Report slams ‘scattergun’ approach to IT security

6 Jul 2005

Businesses relying on several single-function IT security products are taking a ‘scattergun’ approach to protecting their networks that is outdated and inefficient, a new analyst report has warned.

According to the Butler Group, a European IT research and advisory firm, the security sector is already overpopulated with disconnected, point-based, protection systems – tools that are designed to handle one particular threat. However, this approach leaves vulnerabilities that could be exploited.

The report, entitled Security Management, found there is a need for integrated security services that pull together and control these various products. This comes from several factors: one is the fact that a single unprotected area of an organisation’s network is enough to leave it open to attack. Another is the growing need to comply with regulations.

Organisations must recognise that security solutions and services are necessary to deliver joined-up enterprise security, the report emphasised. However, no single software or security vendor can deal with all the issues that are being raised under the banner of ‘security management’, it added.

Andrew Kellett, a Butler Group senior research analyst and co-author of the study, commented: “It is time for all end-user organisations to demand a better future from the suppliers of mainstream security solutions. Today’s fragmented delivery of IT security services is not good enough and must be replaced with a more integrated and manageable approach. Enterprise security needs to become more of a business enabler and provide protection services that have the flexibility to grow and change alongside the business operations that it is put in place to protect.”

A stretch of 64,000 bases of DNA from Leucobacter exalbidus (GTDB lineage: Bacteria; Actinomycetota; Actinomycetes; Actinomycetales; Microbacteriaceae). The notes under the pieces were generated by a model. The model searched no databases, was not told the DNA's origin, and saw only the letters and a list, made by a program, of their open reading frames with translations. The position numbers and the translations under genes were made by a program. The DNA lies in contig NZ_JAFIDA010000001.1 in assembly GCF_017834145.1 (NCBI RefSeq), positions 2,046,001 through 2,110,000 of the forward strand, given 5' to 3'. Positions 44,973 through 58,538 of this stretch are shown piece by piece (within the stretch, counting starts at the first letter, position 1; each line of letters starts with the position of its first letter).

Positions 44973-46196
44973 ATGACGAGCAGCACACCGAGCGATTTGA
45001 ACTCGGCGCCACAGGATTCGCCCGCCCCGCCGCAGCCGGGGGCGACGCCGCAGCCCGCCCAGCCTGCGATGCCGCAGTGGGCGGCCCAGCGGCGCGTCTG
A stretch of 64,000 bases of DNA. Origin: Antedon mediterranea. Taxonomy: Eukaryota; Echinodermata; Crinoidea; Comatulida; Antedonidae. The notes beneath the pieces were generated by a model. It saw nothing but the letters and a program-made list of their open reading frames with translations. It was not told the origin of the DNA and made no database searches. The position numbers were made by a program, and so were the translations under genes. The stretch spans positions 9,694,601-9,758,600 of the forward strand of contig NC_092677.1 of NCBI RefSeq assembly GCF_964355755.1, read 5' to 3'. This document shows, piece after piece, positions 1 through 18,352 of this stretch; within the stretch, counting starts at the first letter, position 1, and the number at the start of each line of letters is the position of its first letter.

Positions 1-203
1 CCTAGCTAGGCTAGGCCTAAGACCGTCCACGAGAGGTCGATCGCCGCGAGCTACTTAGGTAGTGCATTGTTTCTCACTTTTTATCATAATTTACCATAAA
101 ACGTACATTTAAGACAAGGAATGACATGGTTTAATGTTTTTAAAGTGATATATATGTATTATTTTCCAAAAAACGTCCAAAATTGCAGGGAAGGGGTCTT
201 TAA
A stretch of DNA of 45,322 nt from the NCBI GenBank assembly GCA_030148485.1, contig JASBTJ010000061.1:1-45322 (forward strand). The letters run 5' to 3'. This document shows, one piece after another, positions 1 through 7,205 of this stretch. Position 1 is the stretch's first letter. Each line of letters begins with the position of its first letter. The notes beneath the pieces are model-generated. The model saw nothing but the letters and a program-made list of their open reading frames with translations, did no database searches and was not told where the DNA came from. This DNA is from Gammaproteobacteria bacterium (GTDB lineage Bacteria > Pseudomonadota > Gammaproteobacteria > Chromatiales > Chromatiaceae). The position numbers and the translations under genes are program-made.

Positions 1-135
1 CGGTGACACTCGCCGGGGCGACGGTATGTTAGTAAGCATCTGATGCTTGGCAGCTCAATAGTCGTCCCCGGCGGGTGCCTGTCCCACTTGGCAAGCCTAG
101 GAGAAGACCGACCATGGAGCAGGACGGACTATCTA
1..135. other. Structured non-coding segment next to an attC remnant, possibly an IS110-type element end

In future, it will no longer be good enough for security vendors to simply sell products, the report concluded. According to the Butler Group’s analysis, the core elements of a security management model are that suppliers must be able to provide integrated solutions that are secure and strong in the levels of protection that they deliver. In addition, the information that these systems provide must be measurable and provable.

The report findings were echoed by John Roese, chief technology officer with Enterasys Networks. Speaking in Dublin last week at a security briefing organised by Hewlett-Packard, he said buying single-purpose products to solve particular problems was no longer the best approach to tackling IT security. “If we continue to buy products for every problem, we’ll quickly run out of budget, time and staff,” he stated.

“There are too many problems out there to solve with point solutions. Don’t use the technology of the day to solve the problem of the day. Find the five or 10 problems you’re dealing with and see which solution will solve most problems rather than one problem. That’s a better solution, long term.”

By Gordon Smith